‘God only knows’ what could have been: Juholt

Recently departed Social Democrat head Håkan Juholt said his inability to quickly put together a solid staff was one of his three biggest regrets from his ten-month tenure as head of the party.

'God only knows' what could have been: Juholt

In an interview with the local Östran/Nyheterna newspaper hours before he announced his decision to step down as leader of the Social Democrats on Saturday, Juholt explained that he has been too late in surrounding himself with a team of dependable people.

“That sort of stability makes me better, and helps me avoid mistakes and be more prepared, I needed that sort of staff earlier,” he told the newspaper.

He wished as well that he had been more forceful in defending his decision not to participate in a televised party leaders debate on Sveriges Television after being placed beside Sweden Democrat head Jimmie Åkesson, especially since Juholt believes debating is one of his strong points.

His third mistake stems from the housing allowance scandal that emerged last spring shortly after he took over as party leader whereby tax payer money went to defray the rent of his girlfriend’s Stockholm-area apartment.

Click here for a photo gallery of what Stockholm residents are saying about Håkan Juholt’s resignation

“I regret that we, or I, didn’t just take the lift down to whoever was responsible and said, ‘fix this’,” he told the newspaper.

“Clearly I’m upset that we, or I, didn’t deal with it right away. God only knows what would have happened, how history would have been written if I’d seen to it that we got a clear ruling.”

Juholt said he has “no thoughts whatsoever” about how will succeed him after his record-short tenure as Social Democrat party leader.

He emphasized to the newspaper that the decision to step down was one he took on his own and that no one on the party’s executive committee demanded he resign.

When asked about his own future, Juholt reiterated that he remains an MP for Kalmar County and that he hasn’t had a chance to think of what he can do but hopes to “become something useful to the new leadership.”

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PM: Social Democrats could decide on Nato on May 15th

Sweden's Prime Minister has said that her party has brought forward the date for a decision on Nato membership by ten days, meaning a decision could be in place before a state visit by Finland's president in mid-May.

PM: Social Democrats could decide on Nato on May 15th

The decision had previously been tabled for a meeting of the party board on May 24th, but could now be taken at an extra meeting of the Social Democrats ruling committee on May 15th, Magdalena Andersson said at a press conference on Thursday. 

“We will of course discuss the issue and then we can see if we feel ready to take a decision or not,” she said at a Ukraine donors’ conference in Warsaw. 

She said that the security guarantees Sweden has received from the US and Germany for the period between a possible application and full Nato membership were significant.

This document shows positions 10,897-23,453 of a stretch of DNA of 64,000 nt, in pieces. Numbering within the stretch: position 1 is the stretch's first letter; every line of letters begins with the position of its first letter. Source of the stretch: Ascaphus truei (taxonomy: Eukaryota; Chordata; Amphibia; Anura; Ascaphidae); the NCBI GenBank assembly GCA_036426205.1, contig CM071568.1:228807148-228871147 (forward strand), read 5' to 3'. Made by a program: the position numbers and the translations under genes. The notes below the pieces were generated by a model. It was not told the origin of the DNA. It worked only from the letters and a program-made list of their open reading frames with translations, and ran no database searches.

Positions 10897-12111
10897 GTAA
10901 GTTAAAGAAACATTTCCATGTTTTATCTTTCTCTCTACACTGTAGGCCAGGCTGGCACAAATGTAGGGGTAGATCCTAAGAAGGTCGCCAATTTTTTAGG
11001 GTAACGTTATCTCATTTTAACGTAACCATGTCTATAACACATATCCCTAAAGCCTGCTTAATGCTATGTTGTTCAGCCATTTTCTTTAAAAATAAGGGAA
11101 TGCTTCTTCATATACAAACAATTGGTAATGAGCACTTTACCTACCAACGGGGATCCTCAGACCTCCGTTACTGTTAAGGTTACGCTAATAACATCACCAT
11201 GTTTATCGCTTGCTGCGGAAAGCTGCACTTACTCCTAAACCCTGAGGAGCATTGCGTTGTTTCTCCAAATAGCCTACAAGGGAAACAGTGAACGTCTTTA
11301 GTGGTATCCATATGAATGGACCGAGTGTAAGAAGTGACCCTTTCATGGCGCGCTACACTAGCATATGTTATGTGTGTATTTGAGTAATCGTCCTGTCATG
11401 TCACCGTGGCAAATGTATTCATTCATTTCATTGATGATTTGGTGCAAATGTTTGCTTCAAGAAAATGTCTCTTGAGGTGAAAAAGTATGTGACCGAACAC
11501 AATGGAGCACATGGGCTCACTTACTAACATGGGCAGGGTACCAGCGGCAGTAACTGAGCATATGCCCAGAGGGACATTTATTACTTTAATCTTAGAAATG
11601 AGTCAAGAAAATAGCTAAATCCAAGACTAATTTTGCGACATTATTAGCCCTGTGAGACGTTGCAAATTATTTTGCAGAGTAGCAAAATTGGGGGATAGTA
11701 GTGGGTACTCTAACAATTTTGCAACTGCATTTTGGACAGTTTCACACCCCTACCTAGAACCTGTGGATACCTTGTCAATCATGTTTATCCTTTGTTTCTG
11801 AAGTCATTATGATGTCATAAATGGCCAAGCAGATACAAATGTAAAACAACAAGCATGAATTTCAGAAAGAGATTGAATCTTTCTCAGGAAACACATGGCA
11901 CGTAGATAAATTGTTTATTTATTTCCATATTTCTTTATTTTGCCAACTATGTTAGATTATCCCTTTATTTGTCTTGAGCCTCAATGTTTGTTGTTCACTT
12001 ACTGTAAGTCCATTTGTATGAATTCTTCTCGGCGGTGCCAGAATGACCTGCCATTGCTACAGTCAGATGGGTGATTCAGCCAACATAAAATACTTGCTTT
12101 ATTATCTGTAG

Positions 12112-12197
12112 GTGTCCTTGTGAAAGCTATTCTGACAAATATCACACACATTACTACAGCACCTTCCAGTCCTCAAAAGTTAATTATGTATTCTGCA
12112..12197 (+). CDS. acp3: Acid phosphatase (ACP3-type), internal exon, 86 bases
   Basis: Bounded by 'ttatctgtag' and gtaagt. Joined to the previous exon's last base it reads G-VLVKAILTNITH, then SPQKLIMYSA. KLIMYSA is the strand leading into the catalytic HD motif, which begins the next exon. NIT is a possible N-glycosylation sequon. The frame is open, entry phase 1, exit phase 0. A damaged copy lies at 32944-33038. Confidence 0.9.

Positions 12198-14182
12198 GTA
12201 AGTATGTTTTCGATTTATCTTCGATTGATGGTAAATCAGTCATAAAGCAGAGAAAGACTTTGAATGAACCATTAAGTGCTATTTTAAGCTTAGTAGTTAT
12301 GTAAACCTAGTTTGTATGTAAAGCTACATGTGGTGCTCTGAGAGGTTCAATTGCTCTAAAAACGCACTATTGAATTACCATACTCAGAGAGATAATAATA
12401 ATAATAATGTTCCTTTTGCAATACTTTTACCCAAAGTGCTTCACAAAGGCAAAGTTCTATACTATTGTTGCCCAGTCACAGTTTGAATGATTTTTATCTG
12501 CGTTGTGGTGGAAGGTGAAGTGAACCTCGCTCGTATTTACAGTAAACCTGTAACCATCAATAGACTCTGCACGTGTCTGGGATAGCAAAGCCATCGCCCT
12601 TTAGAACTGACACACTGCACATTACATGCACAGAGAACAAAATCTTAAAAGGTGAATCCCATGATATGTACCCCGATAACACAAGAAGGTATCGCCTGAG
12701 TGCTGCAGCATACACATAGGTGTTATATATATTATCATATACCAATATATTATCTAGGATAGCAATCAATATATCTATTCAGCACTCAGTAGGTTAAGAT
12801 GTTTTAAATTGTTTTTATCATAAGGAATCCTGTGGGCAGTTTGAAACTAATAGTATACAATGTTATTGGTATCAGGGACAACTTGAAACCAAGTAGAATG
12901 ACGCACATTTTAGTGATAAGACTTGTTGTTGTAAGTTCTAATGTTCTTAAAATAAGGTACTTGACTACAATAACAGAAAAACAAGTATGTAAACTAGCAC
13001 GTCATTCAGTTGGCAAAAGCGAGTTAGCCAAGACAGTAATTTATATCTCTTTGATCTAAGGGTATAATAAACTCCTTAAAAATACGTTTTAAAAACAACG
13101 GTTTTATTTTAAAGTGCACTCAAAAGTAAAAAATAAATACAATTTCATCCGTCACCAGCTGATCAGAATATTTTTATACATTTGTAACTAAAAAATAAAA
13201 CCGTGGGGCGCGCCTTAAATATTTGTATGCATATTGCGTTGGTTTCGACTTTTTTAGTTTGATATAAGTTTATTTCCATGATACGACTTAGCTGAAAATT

“It means a lot if Sweden chooses to send in an application, that we will be safer during the period up until we become members than we otherwise would be,” she said. 

“The party committee can take a decision then,” Party secretary Tobias Baudin he told Sweden’s TT newswire of the May 15th meeting. 

The meeting will come just two days after the Swedish government’s ‘security policy analysis group’, which includes representatives from all political parties, is due to submit its own reassessment of Sweden’s security situation. 

“It depends on what the security policy dialogue shows,” Baudin says of the decision. “Right now meetings in party districts are going at full pace.” 

The May 15th meeting will take place on the Sunday before the week when Finland’s Iltalehti and Sweden’s Expressen newspaper last month reported Finland and Sweden had already decided to jointly announce a decision to join Nato.

Finland’s president, Sauli Niinistö, is due to visit Stockholm on 17th May and 18 May on a state visit, where he will be hosted by King Karl XVI Gustaf.  

The meeting of the Social Democrats’ ruling committee will come shortly after the party holds three digital members’ meetings on security policy, on May 9th, May 10th and May 12th (although these may also be brought forward). 

There is still resistance in the party’s rank and file, with at least three of the party’s powerful leagues still openly opposed to joining: 

  • The Social Democratic Women in Sweden voted last week to continue its opposition to Nato membership.
  • The Swedish Social Democratic Youth League has said it would prefer Sweden to bolster its security through the EU.
  • The Religious Social Democrats of Sweden has said that it believes the decision should not be rushed through at a time of conflict.  
  • The Social Democrat Students’ League has said that it wants to wait until it has seen the security police analysis before taking a decision. 

None of these leagues can block membership, however. It is the Social Democrats’ ruling party committee which is empowered to take the decision.